Before I answer the main question, let me set the stage as a background to understand the trends. Solar energy is such a vast energy resource that it can be used for any of our everyday needs, including electrical power, heating and cooling, water heating, industrial process heat, cooking, transportation, fuel production and even environmental clean-up.
It comes to us as radiation which is pure energy (no mass associated with it), which is the highest form of energy and can be converted to many other forms for our everyday use. A tiny fraction of the solar energy that falls on the earth is sufficient to take care of all of the needs on the earth (for details please see Chapter 1 of Principles of Solar Engineering, 3rd Ed. By D. Yogi Goswami, CRC Press). However, it is available only during day time, and even during day time it is not available during cloudy and rainy periods.
So it is obvious that if we are to depend on solar energy for our needs, we must be able to store it efficiently and cost effectively. By the way, wind, biomass, ocean energy, hydro etc. are the indirect forms of solar energy, that is, nature converts solar energy to these forms for our benefit. Even fossil fuels are a stored form of solar energy, which nature stored for us over millions of years for use during emergencies (that is our savings account), although we as humans have been using them exclusively and exhausting them, while throwing away the incoming solar energy (our income).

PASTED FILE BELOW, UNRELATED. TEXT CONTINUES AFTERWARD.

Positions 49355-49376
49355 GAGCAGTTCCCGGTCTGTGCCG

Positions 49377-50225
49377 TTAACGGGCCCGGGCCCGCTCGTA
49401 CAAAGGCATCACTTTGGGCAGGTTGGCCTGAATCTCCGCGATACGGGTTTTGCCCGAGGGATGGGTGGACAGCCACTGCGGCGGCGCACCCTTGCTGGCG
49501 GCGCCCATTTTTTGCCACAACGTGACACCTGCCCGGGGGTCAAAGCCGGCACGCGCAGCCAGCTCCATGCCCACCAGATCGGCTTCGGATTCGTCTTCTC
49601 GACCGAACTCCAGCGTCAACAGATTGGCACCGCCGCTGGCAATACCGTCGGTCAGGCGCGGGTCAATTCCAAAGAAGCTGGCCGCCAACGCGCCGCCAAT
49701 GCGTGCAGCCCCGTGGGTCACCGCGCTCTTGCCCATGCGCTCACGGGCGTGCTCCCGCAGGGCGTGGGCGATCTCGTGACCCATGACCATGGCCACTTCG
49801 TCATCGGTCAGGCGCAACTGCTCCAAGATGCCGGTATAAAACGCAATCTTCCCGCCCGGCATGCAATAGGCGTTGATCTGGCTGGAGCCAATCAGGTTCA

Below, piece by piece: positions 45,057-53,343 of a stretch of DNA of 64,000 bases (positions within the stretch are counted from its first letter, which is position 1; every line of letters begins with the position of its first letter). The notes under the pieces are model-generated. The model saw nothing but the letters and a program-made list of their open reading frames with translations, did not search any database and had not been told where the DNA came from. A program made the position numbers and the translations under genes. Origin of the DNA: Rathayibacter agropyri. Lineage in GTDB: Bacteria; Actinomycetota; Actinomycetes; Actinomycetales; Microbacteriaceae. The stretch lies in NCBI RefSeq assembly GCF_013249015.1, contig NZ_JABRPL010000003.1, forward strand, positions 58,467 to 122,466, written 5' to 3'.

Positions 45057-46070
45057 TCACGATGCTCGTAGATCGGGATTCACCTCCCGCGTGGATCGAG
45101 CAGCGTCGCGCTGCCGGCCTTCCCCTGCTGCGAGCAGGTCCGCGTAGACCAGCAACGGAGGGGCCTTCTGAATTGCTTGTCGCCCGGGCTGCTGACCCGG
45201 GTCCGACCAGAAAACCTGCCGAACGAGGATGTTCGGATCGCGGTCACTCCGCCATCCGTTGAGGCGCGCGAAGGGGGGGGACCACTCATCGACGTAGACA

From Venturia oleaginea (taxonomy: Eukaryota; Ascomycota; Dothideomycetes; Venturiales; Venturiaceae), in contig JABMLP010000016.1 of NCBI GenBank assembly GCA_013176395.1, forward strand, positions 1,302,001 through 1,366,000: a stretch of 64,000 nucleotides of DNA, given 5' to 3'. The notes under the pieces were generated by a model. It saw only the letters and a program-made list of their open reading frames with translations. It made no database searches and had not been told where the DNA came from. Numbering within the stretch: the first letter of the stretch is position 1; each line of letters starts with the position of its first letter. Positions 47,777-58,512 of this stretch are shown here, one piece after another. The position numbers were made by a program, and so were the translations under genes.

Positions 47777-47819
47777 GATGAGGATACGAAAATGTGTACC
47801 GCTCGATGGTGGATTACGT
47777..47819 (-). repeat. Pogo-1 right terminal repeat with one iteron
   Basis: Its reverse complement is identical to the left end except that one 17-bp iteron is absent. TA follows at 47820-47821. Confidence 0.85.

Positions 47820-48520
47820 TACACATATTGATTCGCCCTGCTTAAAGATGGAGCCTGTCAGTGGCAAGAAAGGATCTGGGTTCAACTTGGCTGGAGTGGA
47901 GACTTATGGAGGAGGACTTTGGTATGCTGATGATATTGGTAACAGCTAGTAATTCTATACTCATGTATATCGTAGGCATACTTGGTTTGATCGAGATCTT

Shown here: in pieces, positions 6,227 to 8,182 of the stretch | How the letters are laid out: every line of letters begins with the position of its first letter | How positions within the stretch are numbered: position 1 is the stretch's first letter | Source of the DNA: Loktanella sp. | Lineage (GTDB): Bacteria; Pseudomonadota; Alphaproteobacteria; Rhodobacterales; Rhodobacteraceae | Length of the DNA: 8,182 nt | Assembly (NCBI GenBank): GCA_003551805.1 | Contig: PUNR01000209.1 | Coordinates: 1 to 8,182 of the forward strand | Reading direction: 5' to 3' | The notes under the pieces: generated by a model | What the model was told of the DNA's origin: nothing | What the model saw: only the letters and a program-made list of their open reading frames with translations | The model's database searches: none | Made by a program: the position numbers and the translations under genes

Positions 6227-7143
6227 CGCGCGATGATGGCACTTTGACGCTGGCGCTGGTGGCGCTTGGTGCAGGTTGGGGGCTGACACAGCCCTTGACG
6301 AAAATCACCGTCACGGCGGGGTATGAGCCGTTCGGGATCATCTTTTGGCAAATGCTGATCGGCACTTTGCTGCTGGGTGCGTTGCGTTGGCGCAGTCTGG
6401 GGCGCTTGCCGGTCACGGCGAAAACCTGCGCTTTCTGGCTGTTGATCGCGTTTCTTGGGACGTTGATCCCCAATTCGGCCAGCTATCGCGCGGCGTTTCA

So the research goals for solar energy have been and continue to be:
1. Increase the efficiency of conversion to other forms while also reducing the cost.
2. Store energy more efficiently and reduce the costs.
3. Find newer ways to convert solar energy to useful forms.
Since electricity has become the preferred form of energy for almost all of our needs, a major emphasis in research has been on increasing the efficiency of conversion to electricity and reducing the costs. There are two main methods of converting solar energy to electricity – photovoltaics (PV) and solar thermal power (commonly known as CSP, acronym for concentrating solar power).
Read more: Forbes